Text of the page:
4.) Will America’s southern neighbor disintegrate into war in 2011? — This is the last day for year-end lists, and Foreign Policy has a real doozy out: “Next Year’s Wars.” Ranking somewhere in the middle is America’s neighbor, Mexico. “Despite a $400 million annual aid package from the United States, and big boosts in funding for the military, it’s far from clear whether the government of Mexico is winning — or can win” its battle against the cartels, writes FP. Exactly how bad is it? “30,000 people have fallen victim to the conflict, many of them along the northern border with the United States, largely as a result of in-fighting among rival gangs vying for control of trafficking corridors. Today, Ciudad Juarez, a border city near Texas, competes with Caracas as the most deadly city in the world. Over the last 12 months, the violence has spread to Mexico’s economic and cultural hubs that were once considered immune from drug infiltration. To the north, Mexico’s organized crime routes now reach into nearly every metropolitan area of the United States.” Prospero feliz año nuevo, neighbors.

5.) Florida editorials diagnose Charlie Crist as a failure — With Florida Gov. Charlie Crist’s term just days away from being over, The St. Pete Times and the Daytona Beach News-Journal are weighing in: “The self-styled ‘people’s governor’ will largely be remembered for style more than substance, for making the capital a more civil place and for treating others with respect and dignity, except for the insurance and power companies that Crist bashed regularly with populist abandon,” writes the St. Pete Times. “Driven by ambition, he set his sights on Washington, D.C., and ended up losing control of the agenda in Tallahassee. Crist served two years as governor before he succumbed to the urge to quickly capitalize on his status as a rising star in the national GOP. Then he gradually lost ideological and political coherence — and with that he also lost much of his ability to influence events in Florida,” writes the Daytona Beach News-Journal. But perhaps Crist isn’t receiving the credit he deserves: After four years of dodging seedy rumors about his personal life, rebutting allegations of cronyism and fraud, and ignoring the people who got him into office, Crist leaves Tallanasty with the 10th highest approval rating among American governors: 50 percent. That’s not half bad.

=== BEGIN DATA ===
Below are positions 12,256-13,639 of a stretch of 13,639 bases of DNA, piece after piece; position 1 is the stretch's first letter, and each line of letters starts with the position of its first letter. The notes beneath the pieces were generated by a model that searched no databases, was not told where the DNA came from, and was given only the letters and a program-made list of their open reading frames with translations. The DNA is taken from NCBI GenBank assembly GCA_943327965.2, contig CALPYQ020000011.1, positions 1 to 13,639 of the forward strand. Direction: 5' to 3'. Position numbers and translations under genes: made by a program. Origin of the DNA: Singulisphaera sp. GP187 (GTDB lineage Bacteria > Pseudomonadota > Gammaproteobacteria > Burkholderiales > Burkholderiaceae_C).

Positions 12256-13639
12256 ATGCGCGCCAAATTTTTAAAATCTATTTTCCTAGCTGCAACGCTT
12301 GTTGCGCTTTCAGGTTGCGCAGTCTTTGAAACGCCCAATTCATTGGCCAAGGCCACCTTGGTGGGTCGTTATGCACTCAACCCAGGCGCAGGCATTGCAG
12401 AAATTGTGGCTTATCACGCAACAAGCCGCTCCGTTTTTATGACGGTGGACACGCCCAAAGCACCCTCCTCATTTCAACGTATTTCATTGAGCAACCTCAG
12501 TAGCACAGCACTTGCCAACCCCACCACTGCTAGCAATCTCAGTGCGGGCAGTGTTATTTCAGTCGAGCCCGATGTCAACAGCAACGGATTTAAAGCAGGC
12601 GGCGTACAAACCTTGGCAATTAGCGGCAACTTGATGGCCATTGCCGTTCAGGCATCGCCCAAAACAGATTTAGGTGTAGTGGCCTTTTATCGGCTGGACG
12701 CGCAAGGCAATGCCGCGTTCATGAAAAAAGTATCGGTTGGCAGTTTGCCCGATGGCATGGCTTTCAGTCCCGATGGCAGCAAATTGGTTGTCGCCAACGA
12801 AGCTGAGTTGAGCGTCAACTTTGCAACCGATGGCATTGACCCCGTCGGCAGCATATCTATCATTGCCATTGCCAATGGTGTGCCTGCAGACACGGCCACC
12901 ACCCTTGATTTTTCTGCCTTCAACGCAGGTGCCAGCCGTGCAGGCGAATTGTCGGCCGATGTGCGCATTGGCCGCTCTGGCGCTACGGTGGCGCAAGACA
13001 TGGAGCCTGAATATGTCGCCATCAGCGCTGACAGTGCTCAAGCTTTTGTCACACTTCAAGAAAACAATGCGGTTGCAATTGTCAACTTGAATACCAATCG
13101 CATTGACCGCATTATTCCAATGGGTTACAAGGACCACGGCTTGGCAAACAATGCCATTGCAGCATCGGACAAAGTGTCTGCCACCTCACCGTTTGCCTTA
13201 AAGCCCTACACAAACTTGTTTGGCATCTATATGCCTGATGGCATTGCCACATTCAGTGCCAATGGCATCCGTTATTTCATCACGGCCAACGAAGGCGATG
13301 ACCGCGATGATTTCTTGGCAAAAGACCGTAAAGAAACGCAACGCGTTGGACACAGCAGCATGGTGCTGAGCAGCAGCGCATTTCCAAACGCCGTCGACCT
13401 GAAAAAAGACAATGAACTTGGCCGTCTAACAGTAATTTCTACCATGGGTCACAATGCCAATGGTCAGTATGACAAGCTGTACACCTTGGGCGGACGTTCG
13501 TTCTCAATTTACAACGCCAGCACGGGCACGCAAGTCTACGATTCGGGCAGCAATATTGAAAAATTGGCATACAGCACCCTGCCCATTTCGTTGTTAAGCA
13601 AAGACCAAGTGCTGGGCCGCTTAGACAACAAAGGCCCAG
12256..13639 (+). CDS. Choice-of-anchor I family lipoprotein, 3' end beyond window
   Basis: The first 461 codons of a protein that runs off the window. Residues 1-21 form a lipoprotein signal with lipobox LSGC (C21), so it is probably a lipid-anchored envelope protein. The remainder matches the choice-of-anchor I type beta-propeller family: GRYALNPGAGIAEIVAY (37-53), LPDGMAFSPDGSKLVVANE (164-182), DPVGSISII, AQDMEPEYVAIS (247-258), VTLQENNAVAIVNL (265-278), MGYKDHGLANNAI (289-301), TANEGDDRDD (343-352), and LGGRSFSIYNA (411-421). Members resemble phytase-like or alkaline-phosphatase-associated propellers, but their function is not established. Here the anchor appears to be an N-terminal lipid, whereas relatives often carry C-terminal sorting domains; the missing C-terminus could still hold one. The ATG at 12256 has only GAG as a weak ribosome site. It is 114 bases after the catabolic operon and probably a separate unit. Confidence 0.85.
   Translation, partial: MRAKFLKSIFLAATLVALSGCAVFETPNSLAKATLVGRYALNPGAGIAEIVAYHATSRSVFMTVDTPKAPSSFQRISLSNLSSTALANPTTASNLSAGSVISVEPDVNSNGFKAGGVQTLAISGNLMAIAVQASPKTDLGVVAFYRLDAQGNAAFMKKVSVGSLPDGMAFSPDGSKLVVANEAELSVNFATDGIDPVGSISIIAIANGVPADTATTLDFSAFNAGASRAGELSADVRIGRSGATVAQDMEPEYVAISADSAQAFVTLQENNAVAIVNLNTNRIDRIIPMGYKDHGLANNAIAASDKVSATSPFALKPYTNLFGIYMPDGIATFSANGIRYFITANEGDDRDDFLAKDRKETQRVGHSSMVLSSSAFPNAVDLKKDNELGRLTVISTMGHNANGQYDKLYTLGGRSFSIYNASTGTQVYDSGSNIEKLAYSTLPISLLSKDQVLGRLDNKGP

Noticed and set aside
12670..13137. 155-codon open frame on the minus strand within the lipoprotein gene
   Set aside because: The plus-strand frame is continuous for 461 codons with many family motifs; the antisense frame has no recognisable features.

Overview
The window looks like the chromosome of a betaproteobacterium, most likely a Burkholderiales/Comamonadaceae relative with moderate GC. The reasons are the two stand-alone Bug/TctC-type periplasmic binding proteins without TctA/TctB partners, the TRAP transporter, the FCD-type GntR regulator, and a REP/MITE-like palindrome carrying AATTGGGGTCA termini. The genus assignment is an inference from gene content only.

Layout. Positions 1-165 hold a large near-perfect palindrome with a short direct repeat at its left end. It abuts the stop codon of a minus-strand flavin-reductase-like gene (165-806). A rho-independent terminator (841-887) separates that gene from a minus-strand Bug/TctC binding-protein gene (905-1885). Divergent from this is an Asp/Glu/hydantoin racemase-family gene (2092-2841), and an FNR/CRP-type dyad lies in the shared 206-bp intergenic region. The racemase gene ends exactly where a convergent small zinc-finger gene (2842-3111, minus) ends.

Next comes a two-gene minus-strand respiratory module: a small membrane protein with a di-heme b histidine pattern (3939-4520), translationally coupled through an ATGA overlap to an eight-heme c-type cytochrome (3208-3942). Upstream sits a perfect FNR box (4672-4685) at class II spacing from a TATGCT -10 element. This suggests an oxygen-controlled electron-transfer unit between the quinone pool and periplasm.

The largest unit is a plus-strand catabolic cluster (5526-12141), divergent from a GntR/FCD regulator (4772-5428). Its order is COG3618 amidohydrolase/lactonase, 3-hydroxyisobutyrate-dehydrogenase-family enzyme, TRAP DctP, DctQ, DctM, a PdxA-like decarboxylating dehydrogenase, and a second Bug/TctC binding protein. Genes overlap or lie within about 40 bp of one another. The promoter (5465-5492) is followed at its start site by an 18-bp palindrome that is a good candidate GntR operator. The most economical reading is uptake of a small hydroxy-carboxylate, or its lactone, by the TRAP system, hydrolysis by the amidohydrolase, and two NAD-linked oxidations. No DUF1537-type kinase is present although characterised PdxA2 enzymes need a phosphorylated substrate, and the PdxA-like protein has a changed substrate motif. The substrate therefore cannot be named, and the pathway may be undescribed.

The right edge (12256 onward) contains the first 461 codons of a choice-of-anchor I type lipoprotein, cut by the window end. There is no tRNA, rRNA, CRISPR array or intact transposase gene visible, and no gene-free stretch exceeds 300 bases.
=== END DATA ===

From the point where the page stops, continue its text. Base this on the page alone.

6.) What else can the state demand of us in exchange for our freedom? — “The story of the Scott Sisters, Gladys and Jamie, was a shining example of excess. For leading two men into an $11 robbery, the two sisters were sentenced to life in prison. Sixteen years gone by and Mississippi Governor Haley Barbour has put an end to their imprisonment. But not without a twist,” writes attorney Scott Greenfield. Gladys must give a kidney to her ailing sister, Jamie. While the Scott sisters volunteered to the exchange, there is something dark and illiberal in making their freedom contingent on the surgery. Writes Greenfield: “What complicates this act of mercy is that the grant expressly requires the kidney transplant. If it was offered, even expected, but not incorporated as a requirement, there would be no issue when Gladys gives her kidney to her sister. But now, it’s a specific requirement. What if Gladys changes her mind? Do the Scott Sisters go back to prison to serve out the remainder of their lives? It would appear so.”